Sundance 2022

After Yang review – tear-jerking sci-fi lays bare the heart of an AI

Kogonada’s second feature is an exquisitely acted, low-key drama that makes the technical into something distinctly human

In an opening dance sequence, which is about as energetic as Kogonada's sophomore feature After Yang gets, numerous families compete in choreographed routines and are eliminated if they fall out of sync with one another. This harmonised sense of family is what lies at the core of the writer-director's phenomenal follow-up to Columbus, a film that is just as poignantly inquisitive and gorgeous to look at as his debut.

The film, based on a short story by Alexander Weinstein, is set in a time where “techno-sapiens” – ultra-realistic, human-looking AIs – are integrated into family units for assistance, educational, or companionship purposes. It is a mix of all three that lead two parents to adopt an AI they name “Yang” (brought to life by Justin H. Min). Soft-spoken Jake (Colin Farrell) and his pragmatic wife Kyra (Jodie Turner-Smith) purchase Yang for their adopted daughter Mika (Malea Emma Tjandrawidjaja) with the original aim of teaching Mika about her Chinese heritage. Soon, though, he's integrated into the family as a kind of older brother.

Though a pet often acts as the first lesson in heartbreak for a child, Mika’s experience comes all too soon when one day Yang malfunctions. The bereavement is like water on the family's circuit board, leaving them stunned that the futuristic technology supposed to outlive them has failed to do so. Jake begins tirelessly to try and repair Yang, receiving contradictory advice from repairmen who want to salvage the android for parts and a museum curator (Sarita Choudhury) who wants to preserve Yang in his current form. But Mika just wants her beloved Yang to come home.

In trying to bring Yang back to life, however, Jake discovers he can preview the AI's “beta archive,” consisting of his precious memories, and is therefore able to relive his own past through the eyes of another. Finding himself suddenly addicted to the voyeuristic act of viewing his family through Yang’s eyes, Jake’s dissociative remembrance, unlocked in this fortress of memory, is encased with wisps of nostalgia in cinematographer Benjamin Loeb’s stunning frames.

In one key moment, Jake watches a memory of tea tasting through the AI's perspective, the delicate murmurs of Kogonada’s layered soundscape accompanying Yang as he express the limits of his quantitative-like memory. Because Yang, more than anything, yearns to feel. And once again, Kogonada sets out to explore what it is to be human. This wandering exploration of identity also sees the filmmaker reunite with the magnetic Haley Lu Richardson, who starred in Columbus and here plays Ada, a clone who befriends Yang and holds knowledge about his existence that Jake longs to discover.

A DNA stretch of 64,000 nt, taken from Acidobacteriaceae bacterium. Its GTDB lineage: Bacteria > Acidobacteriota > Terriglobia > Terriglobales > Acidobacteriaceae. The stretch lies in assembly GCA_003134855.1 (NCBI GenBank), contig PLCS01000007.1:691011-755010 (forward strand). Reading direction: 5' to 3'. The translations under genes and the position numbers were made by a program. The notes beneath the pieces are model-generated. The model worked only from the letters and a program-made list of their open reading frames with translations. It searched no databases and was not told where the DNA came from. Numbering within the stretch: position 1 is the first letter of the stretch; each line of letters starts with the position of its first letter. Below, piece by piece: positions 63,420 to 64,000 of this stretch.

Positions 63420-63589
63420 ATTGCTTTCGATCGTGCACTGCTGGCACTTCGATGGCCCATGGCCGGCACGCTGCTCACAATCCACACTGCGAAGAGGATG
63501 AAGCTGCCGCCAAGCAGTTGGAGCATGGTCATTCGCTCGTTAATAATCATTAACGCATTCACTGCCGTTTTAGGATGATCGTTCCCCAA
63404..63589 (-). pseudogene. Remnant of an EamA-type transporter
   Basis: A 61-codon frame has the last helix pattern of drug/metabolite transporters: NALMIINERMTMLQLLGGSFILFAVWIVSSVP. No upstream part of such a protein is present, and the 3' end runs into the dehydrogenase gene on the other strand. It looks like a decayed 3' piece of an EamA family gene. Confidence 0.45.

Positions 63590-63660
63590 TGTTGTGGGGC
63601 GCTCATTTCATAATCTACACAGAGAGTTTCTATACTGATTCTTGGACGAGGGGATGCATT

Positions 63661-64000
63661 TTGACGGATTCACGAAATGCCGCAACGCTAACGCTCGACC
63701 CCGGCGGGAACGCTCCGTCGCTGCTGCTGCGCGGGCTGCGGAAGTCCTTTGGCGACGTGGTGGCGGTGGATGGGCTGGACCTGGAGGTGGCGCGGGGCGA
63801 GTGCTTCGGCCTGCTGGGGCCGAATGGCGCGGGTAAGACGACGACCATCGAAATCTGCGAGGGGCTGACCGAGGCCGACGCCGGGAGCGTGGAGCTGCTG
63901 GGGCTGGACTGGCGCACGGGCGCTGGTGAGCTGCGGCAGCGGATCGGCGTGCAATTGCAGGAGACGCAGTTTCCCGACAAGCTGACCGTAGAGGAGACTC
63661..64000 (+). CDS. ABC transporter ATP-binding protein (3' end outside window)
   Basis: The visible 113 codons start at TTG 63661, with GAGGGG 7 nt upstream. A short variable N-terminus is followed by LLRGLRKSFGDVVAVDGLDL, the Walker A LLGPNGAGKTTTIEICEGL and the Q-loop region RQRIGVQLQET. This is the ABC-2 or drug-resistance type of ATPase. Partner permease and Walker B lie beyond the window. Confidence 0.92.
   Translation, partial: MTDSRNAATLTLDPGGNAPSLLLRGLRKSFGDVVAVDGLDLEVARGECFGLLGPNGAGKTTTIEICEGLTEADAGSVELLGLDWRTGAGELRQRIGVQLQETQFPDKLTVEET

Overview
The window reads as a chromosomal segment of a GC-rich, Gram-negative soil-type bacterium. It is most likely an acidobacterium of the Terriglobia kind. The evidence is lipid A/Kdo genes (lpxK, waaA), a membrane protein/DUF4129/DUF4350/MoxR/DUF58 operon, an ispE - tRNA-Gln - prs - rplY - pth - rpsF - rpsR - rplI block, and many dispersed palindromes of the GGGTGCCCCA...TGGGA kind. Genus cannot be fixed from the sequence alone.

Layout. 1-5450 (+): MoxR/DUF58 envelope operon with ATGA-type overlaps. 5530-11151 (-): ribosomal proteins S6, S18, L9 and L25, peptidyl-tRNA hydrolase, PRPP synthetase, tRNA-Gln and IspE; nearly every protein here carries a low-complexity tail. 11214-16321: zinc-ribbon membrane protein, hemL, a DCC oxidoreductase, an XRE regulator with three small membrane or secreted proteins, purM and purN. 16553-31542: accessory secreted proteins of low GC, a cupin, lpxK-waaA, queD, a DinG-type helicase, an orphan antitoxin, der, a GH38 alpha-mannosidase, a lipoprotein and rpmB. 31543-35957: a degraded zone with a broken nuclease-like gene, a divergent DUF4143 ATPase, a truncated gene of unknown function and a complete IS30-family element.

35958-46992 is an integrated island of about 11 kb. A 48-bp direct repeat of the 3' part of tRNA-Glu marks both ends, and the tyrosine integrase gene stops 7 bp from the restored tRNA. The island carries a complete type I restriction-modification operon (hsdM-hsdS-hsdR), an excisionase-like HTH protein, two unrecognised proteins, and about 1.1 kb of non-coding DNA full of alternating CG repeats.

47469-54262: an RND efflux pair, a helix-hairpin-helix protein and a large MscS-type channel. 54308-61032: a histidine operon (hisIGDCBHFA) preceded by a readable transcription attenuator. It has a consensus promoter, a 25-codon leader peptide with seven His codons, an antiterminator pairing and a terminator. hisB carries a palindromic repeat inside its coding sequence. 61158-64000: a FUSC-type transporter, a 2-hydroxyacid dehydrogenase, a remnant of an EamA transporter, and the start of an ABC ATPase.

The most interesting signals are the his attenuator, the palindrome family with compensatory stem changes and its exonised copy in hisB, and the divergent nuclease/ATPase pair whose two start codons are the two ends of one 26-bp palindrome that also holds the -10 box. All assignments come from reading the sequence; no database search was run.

Building the world of the film, Alexandra Schaller’s production design intricacies are exquisite, imbuing the desaturated aesthetic with fine-tuned details, from moss-trimmed vehicles to shelves lined with loose leaf tea. Debating the ethics surrounding Yang's existence with himself, Jake sits with Kogonada’s camera lingering on his sunken features as, out of frame, mother and daughter discuss the possibility of Yang never coming back. Like much of After Yang, it is a slow-moving sequence, but intentionally so, this minimalist sci-fi meditatively approaching notions of loss with open-hearted ardour.

Kogonada’s film arrives at a time when we’re aware that our laptops know more about our interests than we do and our phones preserve images more comprehensively than our own memories. Yet, this investigation of humanity avoids the sinister instincts of Black Mirror. Instead it finds real emotion in ideas about innovation and shows that Yang truly knew the heart of this family. Kogonada’s visual poeticism soars through Yang’s memories yet feels methodical in the present, where metaphysical questions of identity are brought into sharp focus.

Quietly contemplative in all the right ways, After Yang seeks not to stun with sci-fi spectacle but to traverse the relationship between the human and the technological with gentle power. It is a transfixing movie that questions both the cynic and dreamer in us all.

After Yang was screened as part of the Sundance Film Festival 2022. A UK release date is yet to be announced.

Where to watch

More Reviews...

The Road Dance review – a remote and distant Scottish period drama

Great performances and rich atmosphere can't draw attention away from this film’s muddied sexual assault plot

Benediction review – a devastating ballad from Britain’s greatest living filmmaker

Terence Davies delivers another immensely personal lament, based on the life of English soldier and war poet Siegfried Sassoon

This Much I Know to Be True review – incandescent Nick Cave concert film

Andrew Dominik reunites with the Australian singer-songwriter for a documentary that is both intimate and epic in equal measure

The Drover’s Wife review – effective and stirring revisionist western

Leah Purcell writes, directs and stars in this refreshingly feminist and well acted revenge tale, set in colonial Australia


5 Must-Watch Features at Queer East Film Festival 2022

As the latest edition of the LGBTQ+ festival returns to London, we highlight our picks for the most essential features...

Avatar’s The Way of Water Trailer Will Actually Make You Excited About Avatar

Thirteen years after James Cameron's revolutionary blockbuster hit cinemas, we finally get a glimpse of its bigger, wetter sequel...

Every Spider-Man Film, Ranked

With Sam Raimi's original game-changing blockbuster turning 20 this week, we take stock of the web-slinger's filmic ventures so far...

Stream With a Theme: The Best Nun Films

As Paul Verhoeven's audacious Benedetta lands in cinemas, Steph Green highlights some worthy features about cinematic Sisters...